Sugar exchange traded products are enjoying a nice rush as sugar prices hit a four-year high due to supply concerns in Brazil, where frost decimated cane crops.
Meanwhile, prices on raw sugar futures have surged 10% over the past month and are now trading at their highest level since early 2017, increasing 60% over the past year.
A cold snap in Brazil, the world’s largest producer of sugar cane, has fueled the rally this year, the Wall Street Journal reports.
Severe frosts have frozen the sugar-producing Center-South region, including Paraná, São Paulo, and Minas Gerais over June and July. The low temperatures have stunted sugar canes and reduced overall sugar content. Consequently, farmers have been forced to reorganize their harvest schedules and cut crops that had already been affected by an ongoing drought in the Latin American country.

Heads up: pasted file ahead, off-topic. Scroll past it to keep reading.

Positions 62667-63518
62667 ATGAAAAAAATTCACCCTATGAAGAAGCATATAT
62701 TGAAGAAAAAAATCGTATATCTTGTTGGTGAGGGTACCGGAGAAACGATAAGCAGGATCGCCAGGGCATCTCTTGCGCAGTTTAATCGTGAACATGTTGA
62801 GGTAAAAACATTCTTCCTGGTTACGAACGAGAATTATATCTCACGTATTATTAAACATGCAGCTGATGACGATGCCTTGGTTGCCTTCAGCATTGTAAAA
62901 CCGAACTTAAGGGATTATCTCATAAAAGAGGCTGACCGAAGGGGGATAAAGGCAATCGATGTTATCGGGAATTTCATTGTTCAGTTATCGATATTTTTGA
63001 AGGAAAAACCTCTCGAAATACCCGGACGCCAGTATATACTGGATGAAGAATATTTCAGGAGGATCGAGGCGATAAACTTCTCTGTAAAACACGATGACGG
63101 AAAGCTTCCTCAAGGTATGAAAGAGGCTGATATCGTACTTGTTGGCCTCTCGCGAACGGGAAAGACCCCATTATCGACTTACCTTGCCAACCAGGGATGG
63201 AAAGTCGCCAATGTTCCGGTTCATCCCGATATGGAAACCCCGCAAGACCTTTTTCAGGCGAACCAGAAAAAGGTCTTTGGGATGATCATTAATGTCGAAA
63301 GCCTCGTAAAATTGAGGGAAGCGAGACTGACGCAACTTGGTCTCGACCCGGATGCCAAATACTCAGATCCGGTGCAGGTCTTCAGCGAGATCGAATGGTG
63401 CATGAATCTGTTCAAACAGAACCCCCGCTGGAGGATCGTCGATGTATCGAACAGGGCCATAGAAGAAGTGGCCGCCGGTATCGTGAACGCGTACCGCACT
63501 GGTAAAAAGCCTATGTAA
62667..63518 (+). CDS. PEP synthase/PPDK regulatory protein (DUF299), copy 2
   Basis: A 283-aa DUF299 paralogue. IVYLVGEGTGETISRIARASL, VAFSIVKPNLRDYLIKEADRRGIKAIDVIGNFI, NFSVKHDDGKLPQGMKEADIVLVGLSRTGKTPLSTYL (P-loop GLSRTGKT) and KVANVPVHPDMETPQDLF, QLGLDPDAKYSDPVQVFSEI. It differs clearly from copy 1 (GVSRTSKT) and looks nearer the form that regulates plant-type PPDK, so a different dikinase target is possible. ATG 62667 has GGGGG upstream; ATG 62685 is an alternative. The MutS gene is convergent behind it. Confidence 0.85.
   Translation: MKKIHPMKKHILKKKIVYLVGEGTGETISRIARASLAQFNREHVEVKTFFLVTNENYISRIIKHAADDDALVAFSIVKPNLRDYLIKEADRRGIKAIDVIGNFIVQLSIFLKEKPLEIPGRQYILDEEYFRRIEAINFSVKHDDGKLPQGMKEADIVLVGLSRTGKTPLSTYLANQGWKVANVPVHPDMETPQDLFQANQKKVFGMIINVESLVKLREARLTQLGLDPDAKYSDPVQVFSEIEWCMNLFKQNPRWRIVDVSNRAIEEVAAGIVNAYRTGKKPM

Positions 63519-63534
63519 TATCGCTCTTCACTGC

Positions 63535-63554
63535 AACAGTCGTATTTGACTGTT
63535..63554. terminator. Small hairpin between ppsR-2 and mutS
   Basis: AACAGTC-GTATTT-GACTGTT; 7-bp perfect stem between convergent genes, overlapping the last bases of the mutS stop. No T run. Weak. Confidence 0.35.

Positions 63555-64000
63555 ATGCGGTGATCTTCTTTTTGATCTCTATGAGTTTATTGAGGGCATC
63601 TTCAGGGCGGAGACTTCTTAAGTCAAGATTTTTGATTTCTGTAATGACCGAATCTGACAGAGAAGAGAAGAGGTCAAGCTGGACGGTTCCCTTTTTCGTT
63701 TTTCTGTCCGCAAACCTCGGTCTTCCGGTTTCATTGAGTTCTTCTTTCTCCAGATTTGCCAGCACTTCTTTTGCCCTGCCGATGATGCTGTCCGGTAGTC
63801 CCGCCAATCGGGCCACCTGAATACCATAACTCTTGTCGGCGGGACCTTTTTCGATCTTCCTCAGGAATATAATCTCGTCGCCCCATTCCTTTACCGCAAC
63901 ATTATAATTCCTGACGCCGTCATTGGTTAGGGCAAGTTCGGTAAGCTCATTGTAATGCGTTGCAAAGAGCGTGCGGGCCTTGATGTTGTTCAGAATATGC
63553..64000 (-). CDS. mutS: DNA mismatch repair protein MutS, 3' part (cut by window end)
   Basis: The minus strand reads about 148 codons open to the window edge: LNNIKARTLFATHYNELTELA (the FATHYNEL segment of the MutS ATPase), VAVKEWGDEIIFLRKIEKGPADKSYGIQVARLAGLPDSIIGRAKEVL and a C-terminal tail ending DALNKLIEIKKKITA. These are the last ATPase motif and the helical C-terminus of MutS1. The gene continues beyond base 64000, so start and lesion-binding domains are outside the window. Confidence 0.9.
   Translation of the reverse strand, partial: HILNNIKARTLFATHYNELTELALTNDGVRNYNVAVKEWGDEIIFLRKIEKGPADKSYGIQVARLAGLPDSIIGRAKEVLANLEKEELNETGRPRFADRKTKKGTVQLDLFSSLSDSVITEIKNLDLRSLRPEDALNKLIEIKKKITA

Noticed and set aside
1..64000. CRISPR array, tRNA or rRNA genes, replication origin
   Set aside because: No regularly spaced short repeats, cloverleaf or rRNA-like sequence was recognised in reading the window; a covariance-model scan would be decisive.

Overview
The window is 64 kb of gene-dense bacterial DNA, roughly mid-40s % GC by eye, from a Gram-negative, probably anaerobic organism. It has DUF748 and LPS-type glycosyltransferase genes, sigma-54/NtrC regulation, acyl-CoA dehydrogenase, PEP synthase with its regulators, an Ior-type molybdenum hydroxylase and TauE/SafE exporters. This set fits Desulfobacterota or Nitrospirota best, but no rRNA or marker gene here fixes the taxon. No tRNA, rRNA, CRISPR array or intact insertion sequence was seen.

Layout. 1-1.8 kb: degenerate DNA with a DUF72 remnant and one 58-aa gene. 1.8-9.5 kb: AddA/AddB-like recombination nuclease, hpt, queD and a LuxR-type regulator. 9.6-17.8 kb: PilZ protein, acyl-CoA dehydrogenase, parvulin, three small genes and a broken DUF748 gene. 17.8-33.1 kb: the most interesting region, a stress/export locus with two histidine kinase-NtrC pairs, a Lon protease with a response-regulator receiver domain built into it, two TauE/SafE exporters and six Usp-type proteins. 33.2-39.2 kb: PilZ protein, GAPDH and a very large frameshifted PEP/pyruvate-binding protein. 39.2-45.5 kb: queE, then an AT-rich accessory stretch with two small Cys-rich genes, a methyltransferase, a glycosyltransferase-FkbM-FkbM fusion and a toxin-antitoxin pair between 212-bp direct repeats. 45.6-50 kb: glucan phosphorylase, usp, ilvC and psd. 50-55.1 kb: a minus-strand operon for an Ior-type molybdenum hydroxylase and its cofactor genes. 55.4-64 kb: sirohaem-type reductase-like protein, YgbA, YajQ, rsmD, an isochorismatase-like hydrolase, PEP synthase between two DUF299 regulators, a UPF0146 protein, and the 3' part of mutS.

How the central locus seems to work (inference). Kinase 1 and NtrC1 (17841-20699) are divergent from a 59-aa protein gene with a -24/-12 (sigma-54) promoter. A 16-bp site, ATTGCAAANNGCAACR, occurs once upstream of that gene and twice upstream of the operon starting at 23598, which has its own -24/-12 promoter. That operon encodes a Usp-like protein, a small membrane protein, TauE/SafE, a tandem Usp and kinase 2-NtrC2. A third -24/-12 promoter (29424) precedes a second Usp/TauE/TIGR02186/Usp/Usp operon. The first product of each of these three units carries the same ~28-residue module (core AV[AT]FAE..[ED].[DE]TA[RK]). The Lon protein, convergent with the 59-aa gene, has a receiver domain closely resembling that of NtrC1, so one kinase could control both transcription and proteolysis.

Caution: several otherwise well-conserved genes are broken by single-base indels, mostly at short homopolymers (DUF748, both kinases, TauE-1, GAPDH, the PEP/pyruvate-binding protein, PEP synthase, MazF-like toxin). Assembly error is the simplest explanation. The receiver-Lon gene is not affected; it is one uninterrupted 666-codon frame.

“Whichever way you look at it, this season for Brazil is not going to be a good one,” Stephen Geldart, head of analysis at Czarnikow Group, told the WSJ.
Observers project raw sugar production in the Center-South region this year will vary between about 29 million metric tons and 33 million, according to Geldart, or down from 38.5 million last year. “We will find out in the next month,” he added.
The rally in sugar helped turnaround a yearslong losing streak after huge bumper crop harvests in India, the world’s second-biggest producer.
“It’s a very tough time for the sugar consumers,” Bruno Lima, head of the sugar and ethanol division for Brazil at StoneX Group, told the WSJ, adding that buyers are trying to take advantage of declines in the market to lock in prices for future deliveries.
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